DVD Review: “Buffy the Vampire Slayer: The Complete Fifth Season”
When CJ and I sat down to watch these 22 episodes, which premiered in 2000-2001, we wondered if they would make any sense to viewers who hadn’t been watching the show for four years. Xander (Nicholas Brendon) had gone from a goofy, Buffy-worshipping slacker to a very grown-up construction worker. Willow (Alyson Hannigan), a loveless computer geek back in 1997, was now a hardened magician and cheerful lesbian. Rupert Giles (Anthony Head), a stuffy librarian/trainer in season one, was now a tortured father figure with no job. And Buffy, crushed by a seasons 2-3 relationship with the studly vampire Angel, is now dating the lunky ex-spook Riley Finn. When the season begins, the new cast is living it up at the beach, tossing around a football and eating hamburgers cooked by Xander and his girlfriend, Anya (Emma Caulfield). Watching them like this was just … weird. In five years of Seinfeld, the characters had changed hairstyles and George had gotten a new job. In five years of The West Wing, President Martin Sheen had been re-elected. In five years of Buffy the characters had really grown up.
The show’s producers realized this, of course. They had finished with the “high school is like hell” metaphor a while ago, and spent one year letting their characters taste freedom. At the end of the season five premiere, they revealed that Buffy had a 14-year old sister, Dawn (Michelle Trachtenberg, who really does look like she could be related to Sarah Michelle Gellar). But Dawn had never existed until now. She was a plot conceit – to hide away a key that would destroy the barriers between dimensions and allow hell to bleed onto earth, monks had transformed it into the kid sister of the most powerful human being they could think of. Buffy was an unwilling participant in a plot to keep the world safe from Glory (Clare Kramer), an exiled hellgod who was killing anything in her way to finding the key.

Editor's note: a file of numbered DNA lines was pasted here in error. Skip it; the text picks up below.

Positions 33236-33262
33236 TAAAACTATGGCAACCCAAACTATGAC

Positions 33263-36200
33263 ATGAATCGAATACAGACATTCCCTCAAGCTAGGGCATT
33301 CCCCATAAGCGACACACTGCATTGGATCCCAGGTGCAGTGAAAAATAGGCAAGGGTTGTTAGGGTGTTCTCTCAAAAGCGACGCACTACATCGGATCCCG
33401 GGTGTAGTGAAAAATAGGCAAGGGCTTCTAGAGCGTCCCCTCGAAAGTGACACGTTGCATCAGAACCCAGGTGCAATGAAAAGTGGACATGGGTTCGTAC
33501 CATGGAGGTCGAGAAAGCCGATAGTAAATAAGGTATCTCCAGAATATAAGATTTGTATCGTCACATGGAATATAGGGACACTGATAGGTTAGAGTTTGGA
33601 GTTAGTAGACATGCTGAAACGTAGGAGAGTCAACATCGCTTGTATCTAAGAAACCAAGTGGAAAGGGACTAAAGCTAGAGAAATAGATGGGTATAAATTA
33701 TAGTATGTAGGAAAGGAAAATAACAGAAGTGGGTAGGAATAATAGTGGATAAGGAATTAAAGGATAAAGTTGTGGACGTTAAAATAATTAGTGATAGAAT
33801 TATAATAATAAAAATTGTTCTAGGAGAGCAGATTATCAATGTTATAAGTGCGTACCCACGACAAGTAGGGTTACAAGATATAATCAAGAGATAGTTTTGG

But that was just the plot device. As with everything on Buffy, Dawn meant a whole lot more. She grounded the slayer who was just getting a sense of independence. Since the monks had created Dawn with fake internal and external memories (as we see later in the season, Buffy even remembers her coming home from the hospital 14 years ago), she had a calibrating effect on the entire cast. She crushed on Xander, treated Willow and her girlfriend, Tara (Amber Benson), like aunts, and made Giles even more of a father figure. And as the season went on, she was one more person grieving when Joyce Summers, Buffy’s mom, got a brain tumor. The result was the saddest season of the show to date. Nearly every episode involved some cast member crying. By the end, Buffy was so overloaded with tragedy that she became catatonic (Willow went into a trance to snap her out of it). This set the tenor for the rest of the series, which hemmorhaged fans and depressed critics. But how else could the series continue? Buffy had come into her twenties. The crackerjack box stress of high school was over. Buffy and her friends were in the real world, and it was terrifying.
CJ and I watched the season in three marathon sessons, devouring 8 episodes at a time. That made the medicine go down more smoothly – with a couple exceptions, season five was never as fun as one, three, and four (season two had funnier episodes but ended with the death of Angel). Marti Noxon, who had handled the heartbreaking Willow/Oz and Willow/Tara episodes in season four, comes roaring back with emotionally devastating episodes about Riley, Joyce, and, uh, Dracula. Joss Whedon turned out the two saddest episodes of the whole series (“The Body” and “The Gift”). Even Spike gets pathos. But because the first four years had driven such a great foundation, the season as a whole worked. I’ve seen chunks of seasons six and seven, and I’d have to admit that this is the last great year of Buffy.
EPISODES (the five best are bolded):
1 – “Buffy vs. Dracula.” Dracula comes to Sunnydale, hoping to turn the slayer into one of his own via patented sexy methods. Xander becomes his emissary; even Willow kind of gets a crush on him. 8/10